Fraser Regional Correctional Centre

Immediately after breakfast I was cuffed and shackled again and transported to the Fraser Regional Correctional Centre, FRCC in Maple Ridge, a maximum security prison which houses four hundred odd inmates. I never heard anything of my friend since. Again I spent several hours in a holding cell without my glasses and dentures.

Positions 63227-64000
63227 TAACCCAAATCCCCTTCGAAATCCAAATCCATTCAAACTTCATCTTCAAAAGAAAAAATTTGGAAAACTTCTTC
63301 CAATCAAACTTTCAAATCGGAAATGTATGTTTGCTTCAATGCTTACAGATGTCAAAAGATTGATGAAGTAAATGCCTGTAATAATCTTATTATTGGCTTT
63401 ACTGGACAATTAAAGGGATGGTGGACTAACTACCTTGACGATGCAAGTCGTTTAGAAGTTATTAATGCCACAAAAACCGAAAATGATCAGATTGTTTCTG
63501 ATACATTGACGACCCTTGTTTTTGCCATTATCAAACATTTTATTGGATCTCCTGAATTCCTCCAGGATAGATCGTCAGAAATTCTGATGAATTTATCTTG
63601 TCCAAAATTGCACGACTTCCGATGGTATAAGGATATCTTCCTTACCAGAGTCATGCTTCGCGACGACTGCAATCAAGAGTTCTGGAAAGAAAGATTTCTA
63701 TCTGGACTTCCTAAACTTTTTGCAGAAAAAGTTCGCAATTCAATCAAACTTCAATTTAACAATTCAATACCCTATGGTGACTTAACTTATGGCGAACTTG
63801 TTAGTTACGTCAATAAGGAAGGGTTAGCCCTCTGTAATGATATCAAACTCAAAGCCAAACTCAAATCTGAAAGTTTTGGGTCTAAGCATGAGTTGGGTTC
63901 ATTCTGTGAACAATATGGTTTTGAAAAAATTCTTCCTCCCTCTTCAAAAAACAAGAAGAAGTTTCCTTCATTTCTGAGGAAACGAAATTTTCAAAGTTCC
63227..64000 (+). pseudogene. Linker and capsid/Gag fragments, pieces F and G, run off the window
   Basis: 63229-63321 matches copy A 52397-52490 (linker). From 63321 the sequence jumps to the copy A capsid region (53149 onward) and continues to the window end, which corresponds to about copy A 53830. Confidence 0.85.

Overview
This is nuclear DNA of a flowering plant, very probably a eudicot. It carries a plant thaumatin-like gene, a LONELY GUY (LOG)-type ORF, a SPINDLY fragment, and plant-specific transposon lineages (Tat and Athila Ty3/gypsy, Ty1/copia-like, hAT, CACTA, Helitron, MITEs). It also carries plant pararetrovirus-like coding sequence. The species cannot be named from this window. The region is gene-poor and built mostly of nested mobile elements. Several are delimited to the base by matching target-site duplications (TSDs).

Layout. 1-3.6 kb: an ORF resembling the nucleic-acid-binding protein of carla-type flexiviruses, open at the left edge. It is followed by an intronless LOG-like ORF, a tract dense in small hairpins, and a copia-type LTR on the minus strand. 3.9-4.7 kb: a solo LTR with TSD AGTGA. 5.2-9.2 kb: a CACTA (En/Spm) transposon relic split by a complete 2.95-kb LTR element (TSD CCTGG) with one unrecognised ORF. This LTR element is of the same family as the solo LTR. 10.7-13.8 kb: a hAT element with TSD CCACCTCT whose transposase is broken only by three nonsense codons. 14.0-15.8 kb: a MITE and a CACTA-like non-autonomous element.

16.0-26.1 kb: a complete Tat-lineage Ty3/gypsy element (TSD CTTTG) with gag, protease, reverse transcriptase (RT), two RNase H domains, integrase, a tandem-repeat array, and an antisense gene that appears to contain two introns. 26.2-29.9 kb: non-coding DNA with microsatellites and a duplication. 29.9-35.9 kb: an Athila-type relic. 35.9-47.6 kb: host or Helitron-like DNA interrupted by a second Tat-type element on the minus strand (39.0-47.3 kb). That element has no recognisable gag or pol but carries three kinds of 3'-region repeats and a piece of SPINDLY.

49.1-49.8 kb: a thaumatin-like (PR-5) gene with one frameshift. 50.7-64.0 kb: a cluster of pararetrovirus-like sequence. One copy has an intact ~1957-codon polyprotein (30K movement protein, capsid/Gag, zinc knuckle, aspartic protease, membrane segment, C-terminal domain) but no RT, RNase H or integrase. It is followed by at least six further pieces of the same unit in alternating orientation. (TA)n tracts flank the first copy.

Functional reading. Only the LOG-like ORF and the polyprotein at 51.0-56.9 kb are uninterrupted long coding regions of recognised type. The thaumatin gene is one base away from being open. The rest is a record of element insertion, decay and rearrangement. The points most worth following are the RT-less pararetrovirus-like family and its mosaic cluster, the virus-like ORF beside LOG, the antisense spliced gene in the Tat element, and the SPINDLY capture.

Eventually I was put in 4A, the medical unit. Quite a few of the inmates seemed to have mental problems. My first cellmate was a cool young guy who knew a few downtown people I’d met. He says he has spasms and has to have the lower bunk. Many of the sixteen inmates in my unit refuse to speak to me; a newspaper clipping about my sentencing was passed around the unit and I am known. When it came to me I put it away. The unit is run by the clean up crew, three tough young blondish skinhead types, who have their own section of the unit defined by a line painted on the floor. I found this out when I sat at a table to read a newspaper there. The cleaners who have the privilege of hanging out in the guards’ office are bossy but not threatening perhaps because of the pervasive surveillance. My initial nervousness fed by a couple of verbal incidents receded after a couple of days. I got along with several of the men and avoided confrontations with the few I didn’t. The two senior ‘cleaners’, who were sort of like trustees, made their dislike of me clear but the situation was too controlled for much to happen. One of these blond alpha males was an overt racist who drew a swastika on the phone booth in the unit and claimed he only did business with his own race. On the side of the shelves in my cell there was a crude swastika with world, wide, white, pride lettered in the quadrants.